Golden Mitochondria, photograph by Torsten Wittmann

Tracking Obesity into Cellular Mitochondria

Science has come a long way from simplistic assumptions about fat tissue as some sort of fuel depot for the excess calories a person consumes. In fact, adipose tissue is a very active endocrine organ that regulates the use and storage of energy in ways that new research is explaining. At a cellular level, new research in Nature Metabolism identifies a molecular basis for changes in the mitochondria of white adipose tissue that can trigger obesity.

A Key Protein in Metabolic Function

In obesity, it appears that a protein called RalA gets activated. When it does, it causes mitochondria in white adipose tissue to fragment and stop burning energy efficiently. So this discovery might help explain how metabolic function and energy regulation may be altered in people with obesity. Senior author Alan Saltiel offers insight on the importance of these findings:

“In essence, chronic activation of RalA appears to play a critical role in suppressing energy expenditure in obese adipose tissue. By understanding this mechanism, we’re one step closer to developing targeted therapies that could address weight gain and associated metabolic dysfunctions by increasing fat burning.”

Mitochondria and White Adipose Tissue

To gain these insights, Saltiel and his colleagues studied the mitochondria of white fat cells in mice with obesity. Mitochondria play an essential role in energy regulation because these tiny organelles within our cells provide the energy that fuels the activity of our bodies – and keeps us warm. White adipose tissue is important because it stores lipids for energy to fuel the body and it acts as an endocrine organ, helping to regulate energy balance. It is generally more abundant and less active in burning energy than the brown adipose tissue.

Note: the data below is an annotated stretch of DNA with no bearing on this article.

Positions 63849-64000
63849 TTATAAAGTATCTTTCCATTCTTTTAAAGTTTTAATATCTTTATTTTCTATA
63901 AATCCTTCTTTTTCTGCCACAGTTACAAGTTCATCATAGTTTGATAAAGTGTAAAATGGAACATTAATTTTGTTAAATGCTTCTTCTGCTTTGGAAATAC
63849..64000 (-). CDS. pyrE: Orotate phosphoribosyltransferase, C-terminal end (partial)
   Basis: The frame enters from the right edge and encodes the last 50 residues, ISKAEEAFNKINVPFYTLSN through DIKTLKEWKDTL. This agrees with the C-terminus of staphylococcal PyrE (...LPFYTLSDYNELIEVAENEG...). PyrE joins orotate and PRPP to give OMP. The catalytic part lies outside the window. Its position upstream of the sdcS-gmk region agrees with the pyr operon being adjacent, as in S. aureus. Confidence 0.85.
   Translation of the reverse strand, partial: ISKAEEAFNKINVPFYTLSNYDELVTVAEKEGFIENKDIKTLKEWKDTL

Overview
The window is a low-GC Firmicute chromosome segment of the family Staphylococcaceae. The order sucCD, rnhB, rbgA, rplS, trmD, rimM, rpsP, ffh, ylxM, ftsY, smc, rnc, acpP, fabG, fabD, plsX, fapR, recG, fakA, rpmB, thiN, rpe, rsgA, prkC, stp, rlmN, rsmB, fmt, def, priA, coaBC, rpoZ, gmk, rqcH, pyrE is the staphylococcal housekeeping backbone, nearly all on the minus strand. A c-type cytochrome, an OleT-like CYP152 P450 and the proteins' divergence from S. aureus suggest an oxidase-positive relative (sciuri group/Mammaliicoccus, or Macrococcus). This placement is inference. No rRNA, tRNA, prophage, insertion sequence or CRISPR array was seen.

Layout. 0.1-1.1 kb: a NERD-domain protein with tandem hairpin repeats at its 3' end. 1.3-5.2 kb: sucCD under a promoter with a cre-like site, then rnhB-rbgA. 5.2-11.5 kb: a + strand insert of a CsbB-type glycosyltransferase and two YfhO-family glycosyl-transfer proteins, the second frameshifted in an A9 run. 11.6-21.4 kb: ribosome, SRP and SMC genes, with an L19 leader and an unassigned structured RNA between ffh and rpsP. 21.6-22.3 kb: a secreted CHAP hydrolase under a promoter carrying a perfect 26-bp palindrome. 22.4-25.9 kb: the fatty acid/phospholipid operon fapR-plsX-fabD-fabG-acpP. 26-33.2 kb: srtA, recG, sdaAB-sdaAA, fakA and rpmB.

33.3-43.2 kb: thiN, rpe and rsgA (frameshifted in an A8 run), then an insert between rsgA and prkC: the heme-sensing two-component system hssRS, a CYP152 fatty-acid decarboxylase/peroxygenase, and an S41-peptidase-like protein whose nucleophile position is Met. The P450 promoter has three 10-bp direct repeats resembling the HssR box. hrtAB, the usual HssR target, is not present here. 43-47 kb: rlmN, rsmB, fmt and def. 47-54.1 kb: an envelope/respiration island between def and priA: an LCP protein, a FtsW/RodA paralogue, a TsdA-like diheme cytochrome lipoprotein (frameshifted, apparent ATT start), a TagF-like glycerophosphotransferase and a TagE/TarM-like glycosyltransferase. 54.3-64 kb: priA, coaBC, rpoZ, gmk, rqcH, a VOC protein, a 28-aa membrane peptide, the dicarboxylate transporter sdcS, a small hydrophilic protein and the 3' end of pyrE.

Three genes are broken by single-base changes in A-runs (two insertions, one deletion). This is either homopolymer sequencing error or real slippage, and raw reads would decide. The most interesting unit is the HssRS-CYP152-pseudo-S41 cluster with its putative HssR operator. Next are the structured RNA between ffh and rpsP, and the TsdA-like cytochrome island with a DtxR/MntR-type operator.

More to Learn

This new insight is important because it identifies a key protein that might act almost like a switch in the transition from healthy weight to obesity, says Saltiel. In his research, deleting the gene for RalA served to protect mice from gaining weight with a high fat diet. It prevented the fragmentation of mitochondria that leads to obesity.

Many questions remain, but this research opens the door to a whole range of research to inform the scientific understanding of a metabolic pathway for obesity. It is a pathway that can lead to obesity or can prevent it. We have much to learn.

Click here for the study,  here, here, and here for further reporting on it.

Golden Mitochondria, photograph by Torsten Wittmann, PhD, licensed under CC BY-NC 2.0

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February 15, 2024

One Response to “Tracking Obesity into Cellular Mitochondria”

  1. February 17, 2024 at 5:56 am, jon said:

    Mitocondrias, papel en el tejido graso y la obesidad